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Tuesday, August 05, 2008

Inspecting the inspectors - reverse-engineering DPI

In October last year, after Comcast's heavy-handed DPI backfired, I wrote "I'm expecting quite a lot of Comcast-type attempts to be outed by people monitoring traffic flows and reverse-engineering what's causing problems."

Well, I see that a throttling detector has now been formally launched by the EFF.

I'm expecting Keynote-type live reports on ISP traffic-shaping tactics to emerge over the next year or two.

Eventually, it'll be a bit like a weather forecast "We're expecting some heavy VoIP blocking by ISP#1 this afternoon, with patches of throttled BitTorrent on ISPs #2-7 through the rest of tonight. The weekend looks pretty good though, with new neutrality laws from the US Congress and the European Commission coming into force on Friday evening".


Anonymous said...

Well, I suppose maybe this flags the folks who use DPI out-of-line and use RSTs and similar methods. But how will one flag the vast majority of DPI users who deploy in-line, in a fully transparent mode?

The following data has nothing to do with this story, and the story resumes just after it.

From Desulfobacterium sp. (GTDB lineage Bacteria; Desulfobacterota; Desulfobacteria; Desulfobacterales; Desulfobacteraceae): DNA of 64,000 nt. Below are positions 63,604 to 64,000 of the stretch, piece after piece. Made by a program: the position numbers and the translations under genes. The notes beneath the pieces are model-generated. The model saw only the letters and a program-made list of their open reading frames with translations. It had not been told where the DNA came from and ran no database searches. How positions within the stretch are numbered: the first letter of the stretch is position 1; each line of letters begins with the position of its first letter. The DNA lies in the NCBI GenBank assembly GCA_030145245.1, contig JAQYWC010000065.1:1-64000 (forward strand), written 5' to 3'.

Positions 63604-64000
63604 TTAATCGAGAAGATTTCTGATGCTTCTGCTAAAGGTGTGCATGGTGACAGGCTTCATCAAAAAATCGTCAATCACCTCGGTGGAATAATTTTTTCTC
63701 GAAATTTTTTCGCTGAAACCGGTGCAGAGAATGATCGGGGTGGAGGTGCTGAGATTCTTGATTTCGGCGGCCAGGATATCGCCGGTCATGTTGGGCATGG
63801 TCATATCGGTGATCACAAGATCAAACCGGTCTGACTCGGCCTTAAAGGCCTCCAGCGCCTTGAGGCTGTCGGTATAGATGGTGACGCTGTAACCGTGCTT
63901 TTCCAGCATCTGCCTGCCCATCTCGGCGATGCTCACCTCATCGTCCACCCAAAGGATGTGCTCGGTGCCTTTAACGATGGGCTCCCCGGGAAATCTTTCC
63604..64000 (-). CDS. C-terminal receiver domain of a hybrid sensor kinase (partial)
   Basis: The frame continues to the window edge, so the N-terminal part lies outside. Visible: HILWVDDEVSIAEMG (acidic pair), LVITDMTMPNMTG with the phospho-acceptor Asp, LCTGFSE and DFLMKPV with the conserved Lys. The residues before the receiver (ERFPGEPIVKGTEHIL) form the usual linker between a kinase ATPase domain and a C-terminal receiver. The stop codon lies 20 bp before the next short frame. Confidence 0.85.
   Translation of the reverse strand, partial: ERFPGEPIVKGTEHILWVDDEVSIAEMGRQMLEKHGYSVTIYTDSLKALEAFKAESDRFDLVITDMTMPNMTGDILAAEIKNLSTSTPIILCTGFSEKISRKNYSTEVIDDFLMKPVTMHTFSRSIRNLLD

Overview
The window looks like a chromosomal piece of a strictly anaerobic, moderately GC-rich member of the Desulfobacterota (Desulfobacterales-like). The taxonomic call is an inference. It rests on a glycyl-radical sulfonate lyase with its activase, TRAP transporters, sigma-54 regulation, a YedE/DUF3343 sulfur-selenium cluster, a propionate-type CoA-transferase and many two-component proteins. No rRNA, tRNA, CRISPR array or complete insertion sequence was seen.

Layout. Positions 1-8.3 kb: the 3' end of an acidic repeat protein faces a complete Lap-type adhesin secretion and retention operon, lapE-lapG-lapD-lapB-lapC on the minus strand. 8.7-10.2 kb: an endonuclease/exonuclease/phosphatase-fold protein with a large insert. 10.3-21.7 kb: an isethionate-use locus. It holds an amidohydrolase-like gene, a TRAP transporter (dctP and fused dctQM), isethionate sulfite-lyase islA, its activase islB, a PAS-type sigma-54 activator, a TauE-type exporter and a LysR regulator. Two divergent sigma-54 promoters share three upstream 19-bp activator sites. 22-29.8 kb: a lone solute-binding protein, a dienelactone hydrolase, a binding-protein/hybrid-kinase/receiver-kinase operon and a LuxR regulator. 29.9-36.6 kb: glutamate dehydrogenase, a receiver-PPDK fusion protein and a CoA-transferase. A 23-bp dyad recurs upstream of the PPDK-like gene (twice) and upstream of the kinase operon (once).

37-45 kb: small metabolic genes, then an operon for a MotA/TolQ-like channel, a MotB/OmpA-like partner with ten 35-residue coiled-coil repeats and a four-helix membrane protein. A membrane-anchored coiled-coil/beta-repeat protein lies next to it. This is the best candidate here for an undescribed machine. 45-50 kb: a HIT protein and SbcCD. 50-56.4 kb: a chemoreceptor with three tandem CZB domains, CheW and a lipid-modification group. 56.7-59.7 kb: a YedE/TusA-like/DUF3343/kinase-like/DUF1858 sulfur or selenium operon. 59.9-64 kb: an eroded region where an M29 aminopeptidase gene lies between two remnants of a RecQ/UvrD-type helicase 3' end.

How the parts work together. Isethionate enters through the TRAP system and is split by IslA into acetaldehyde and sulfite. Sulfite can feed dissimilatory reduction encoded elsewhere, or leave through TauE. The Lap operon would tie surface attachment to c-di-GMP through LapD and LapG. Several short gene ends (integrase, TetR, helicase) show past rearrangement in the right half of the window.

Dean Bubley said...

What's an RST?

Also, by "fully transparent mode" do you mean one in which DPI is just examining packets/flows but not actually enforcing some sort of traffic management policy?

Aside from some privacy issues, most people don't have an issue with service providers *watching* what is flowing on their networks, as it potentially allows them to provide better services in future.

What's problematic is the use of traffic-shaping or application-blocking when the specific policies are not published openly.

If an operator says "unlimited downloads, but BitTorrent throttled to 100kbit/s" or "no Skype" then that's clear & customers can make a choice to take their business elsewhere. What's unacceptable is fo service providers to actively degrade flows without advising their customers in advance.

Edsard Ravelli said...


I completely agree with you!
Monitoring ok. But manipulating traffic without being honest about it is just plain wrong and should not be accepted.

Are there already watchdog sites out there that publish who's (ISP's) doing this and who is not?